At today's meeting, the 12 villagers and the four NBA activists who attended argued for the work on the spillway section of the dam to be immediately stopped and for the distribution of agricultural lands, the NVDA officials argued that the dam must be completed by June, 2001.They said that the ABARD (National Bank for Agriculture and Rural Development) credit for this dam require that the dam be constructed by June, 2001. Callously enough, they argued that the livelihoods of the affected people do not need to be restored and that cash compensation was enough. Thus at the end of today's meeting, the Committee did not agree to stop the work on the dam nor give the affected people agricultural lands. In fact, the Narmada Minister Shri Subhash Yadav stated that they would amend the provision of the rehabilitation policy that provided for land for land, so that they would not be required to give lands to the people! The NBA activists pointed out that even if the state government were to amend the state rehabilitation policy, they could hardly amend the conditions under which the Ministry of Environment clearance was given to the Project. Thus, the government has decided to carry on the construction and drown out the people. The people of the Man project area have resolved to stop the Project through non-violent but militant struggle. But the reality is that the spillway section of the dam is being plugged in at the rate of a foot a day. It is crucial that all work on the dam must immediately stop.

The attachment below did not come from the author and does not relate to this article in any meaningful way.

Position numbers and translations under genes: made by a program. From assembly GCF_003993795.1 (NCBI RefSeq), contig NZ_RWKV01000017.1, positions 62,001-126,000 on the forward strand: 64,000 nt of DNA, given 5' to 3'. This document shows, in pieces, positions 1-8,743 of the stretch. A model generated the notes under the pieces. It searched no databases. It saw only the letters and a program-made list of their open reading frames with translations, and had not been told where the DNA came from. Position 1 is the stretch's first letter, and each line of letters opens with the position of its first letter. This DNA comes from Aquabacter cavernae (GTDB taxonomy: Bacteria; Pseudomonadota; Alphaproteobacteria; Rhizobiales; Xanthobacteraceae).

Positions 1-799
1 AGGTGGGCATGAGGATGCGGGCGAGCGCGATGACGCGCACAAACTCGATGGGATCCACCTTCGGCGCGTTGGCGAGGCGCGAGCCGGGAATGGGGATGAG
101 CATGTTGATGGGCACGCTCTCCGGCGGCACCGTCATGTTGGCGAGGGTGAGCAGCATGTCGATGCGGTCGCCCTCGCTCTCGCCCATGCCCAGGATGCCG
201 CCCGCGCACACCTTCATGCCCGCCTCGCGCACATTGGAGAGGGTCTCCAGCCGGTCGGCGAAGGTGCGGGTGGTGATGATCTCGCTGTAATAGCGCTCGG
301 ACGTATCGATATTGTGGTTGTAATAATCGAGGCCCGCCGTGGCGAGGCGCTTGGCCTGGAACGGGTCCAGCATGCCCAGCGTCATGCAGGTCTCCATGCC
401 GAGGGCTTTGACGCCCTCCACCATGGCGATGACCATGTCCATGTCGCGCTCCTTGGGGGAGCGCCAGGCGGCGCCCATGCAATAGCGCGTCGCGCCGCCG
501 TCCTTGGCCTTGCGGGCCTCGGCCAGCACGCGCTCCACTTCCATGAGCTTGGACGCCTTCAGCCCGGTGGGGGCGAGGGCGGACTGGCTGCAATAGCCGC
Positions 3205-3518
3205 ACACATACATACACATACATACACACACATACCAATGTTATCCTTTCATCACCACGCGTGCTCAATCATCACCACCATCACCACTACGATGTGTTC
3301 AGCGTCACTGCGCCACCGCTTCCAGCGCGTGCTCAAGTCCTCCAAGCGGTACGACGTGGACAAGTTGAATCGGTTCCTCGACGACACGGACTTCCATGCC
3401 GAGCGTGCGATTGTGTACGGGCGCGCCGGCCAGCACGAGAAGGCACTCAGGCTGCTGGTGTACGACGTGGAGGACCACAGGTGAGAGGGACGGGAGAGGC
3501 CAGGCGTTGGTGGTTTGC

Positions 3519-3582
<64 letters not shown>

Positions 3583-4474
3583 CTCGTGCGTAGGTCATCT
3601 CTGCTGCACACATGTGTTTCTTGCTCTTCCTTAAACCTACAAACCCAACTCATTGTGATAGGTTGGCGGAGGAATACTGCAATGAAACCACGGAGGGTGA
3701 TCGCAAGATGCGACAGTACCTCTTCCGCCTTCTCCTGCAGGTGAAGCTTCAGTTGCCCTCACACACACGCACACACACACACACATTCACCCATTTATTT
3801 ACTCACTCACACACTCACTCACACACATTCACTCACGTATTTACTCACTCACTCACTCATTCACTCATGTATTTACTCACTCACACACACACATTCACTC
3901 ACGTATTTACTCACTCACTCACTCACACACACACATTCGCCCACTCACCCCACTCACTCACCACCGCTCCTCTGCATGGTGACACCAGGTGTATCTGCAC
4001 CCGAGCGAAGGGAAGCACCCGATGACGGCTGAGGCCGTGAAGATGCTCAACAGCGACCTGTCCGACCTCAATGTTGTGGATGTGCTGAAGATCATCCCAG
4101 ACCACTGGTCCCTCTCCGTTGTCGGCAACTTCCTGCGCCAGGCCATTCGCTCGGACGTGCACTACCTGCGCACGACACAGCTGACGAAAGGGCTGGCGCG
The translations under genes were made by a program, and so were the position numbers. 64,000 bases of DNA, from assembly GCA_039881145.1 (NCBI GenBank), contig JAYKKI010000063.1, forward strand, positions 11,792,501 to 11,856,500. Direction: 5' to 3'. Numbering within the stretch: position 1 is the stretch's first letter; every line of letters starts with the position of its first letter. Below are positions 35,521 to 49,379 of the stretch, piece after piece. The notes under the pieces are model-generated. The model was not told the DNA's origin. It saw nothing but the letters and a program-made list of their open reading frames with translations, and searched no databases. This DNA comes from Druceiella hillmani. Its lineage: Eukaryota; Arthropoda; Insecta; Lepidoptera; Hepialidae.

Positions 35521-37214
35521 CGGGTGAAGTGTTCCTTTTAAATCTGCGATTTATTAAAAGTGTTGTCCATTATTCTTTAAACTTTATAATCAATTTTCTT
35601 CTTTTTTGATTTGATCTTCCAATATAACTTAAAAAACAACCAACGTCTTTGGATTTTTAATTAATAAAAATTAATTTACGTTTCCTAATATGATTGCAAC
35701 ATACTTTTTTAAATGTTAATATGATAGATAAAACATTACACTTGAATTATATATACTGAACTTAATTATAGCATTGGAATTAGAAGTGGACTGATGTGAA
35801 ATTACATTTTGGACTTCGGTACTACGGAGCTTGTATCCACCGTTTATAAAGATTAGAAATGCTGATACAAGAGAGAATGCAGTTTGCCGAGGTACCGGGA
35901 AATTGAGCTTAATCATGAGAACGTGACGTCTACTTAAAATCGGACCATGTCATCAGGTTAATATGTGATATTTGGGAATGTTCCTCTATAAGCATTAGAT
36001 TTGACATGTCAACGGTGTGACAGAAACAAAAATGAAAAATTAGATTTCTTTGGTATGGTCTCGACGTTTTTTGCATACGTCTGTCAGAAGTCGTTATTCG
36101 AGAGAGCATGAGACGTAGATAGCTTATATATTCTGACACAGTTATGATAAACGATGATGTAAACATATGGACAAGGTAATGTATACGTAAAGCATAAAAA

It is clear that the tribals of this area need all your support to win this struggle and to save the homes and lands of these 5000 tribals from sure submergence this monsoon.